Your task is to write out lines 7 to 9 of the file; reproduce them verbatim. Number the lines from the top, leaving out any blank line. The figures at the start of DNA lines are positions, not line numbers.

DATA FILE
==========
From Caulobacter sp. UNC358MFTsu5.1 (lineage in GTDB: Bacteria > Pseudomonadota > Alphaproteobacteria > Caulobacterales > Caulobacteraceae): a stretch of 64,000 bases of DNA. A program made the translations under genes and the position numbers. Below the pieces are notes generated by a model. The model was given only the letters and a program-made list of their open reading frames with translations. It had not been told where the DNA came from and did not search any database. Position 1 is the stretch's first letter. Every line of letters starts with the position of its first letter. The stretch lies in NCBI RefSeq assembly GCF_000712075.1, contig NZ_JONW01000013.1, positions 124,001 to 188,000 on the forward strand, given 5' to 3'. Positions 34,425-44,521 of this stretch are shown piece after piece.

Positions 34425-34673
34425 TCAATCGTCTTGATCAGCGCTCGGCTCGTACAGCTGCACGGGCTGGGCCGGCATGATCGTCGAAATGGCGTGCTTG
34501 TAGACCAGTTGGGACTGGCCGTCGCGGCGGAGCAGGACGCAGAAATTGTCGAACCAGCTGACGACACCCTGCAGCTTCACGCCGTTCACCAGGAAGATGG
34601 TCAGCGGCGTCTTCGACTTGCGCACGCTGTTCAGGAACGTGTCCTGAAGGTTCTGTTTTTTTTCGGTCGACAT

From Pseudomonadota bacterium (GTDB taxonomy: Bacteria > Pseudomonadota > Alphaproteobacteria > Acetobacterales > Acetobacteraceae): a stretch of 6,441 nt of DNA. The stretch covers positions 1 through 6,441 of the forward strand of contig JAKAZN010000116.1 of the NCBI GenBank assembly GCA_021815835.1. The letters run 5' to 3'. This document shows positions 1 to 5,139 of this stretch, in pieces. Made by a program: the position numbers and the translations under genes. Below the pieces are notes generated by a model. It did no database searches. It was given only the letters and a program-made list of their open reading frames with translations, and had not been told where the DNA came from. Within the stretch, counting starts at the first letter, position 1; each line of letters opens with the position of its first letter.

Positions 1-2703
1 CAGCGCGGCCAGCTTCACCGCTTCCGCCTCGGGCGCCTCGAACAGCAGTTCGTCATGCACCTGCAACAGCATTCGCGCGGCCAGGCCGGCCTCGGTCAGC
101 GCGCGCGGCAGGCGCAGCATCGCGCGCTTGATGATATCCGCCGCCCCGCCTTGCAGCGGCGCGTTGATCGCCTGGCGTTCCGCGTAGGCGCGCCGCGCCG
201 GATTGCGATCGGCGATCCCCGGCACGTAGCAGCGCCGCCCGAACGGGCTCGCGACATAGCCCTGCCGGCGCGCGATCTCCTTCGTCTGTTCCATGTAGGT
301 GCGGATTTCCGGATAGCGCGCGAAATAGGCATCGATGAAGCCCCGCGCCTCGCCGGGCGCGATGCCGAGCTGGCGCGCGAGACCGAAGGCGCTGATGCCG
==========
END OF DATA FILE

Positions 1-2703
1 CAGCGCGGCCAGCTTCACCGCTTCCGCCTCGGGCGCCTCGAACAGCAGTTCGTCATGCACCTGCAACAGCATTCGCGCGGCCAGGCCGGCCTCGGTCAGC
101 GCGCGCGGCAGGCGCAGCATCGCGCGCTTGATGATATCCGCCGCCCCGCCTTGCAGCGGCGCGTTGATCGCCTGGCGTTCCGCGTAGGCGCGCCGCGCCG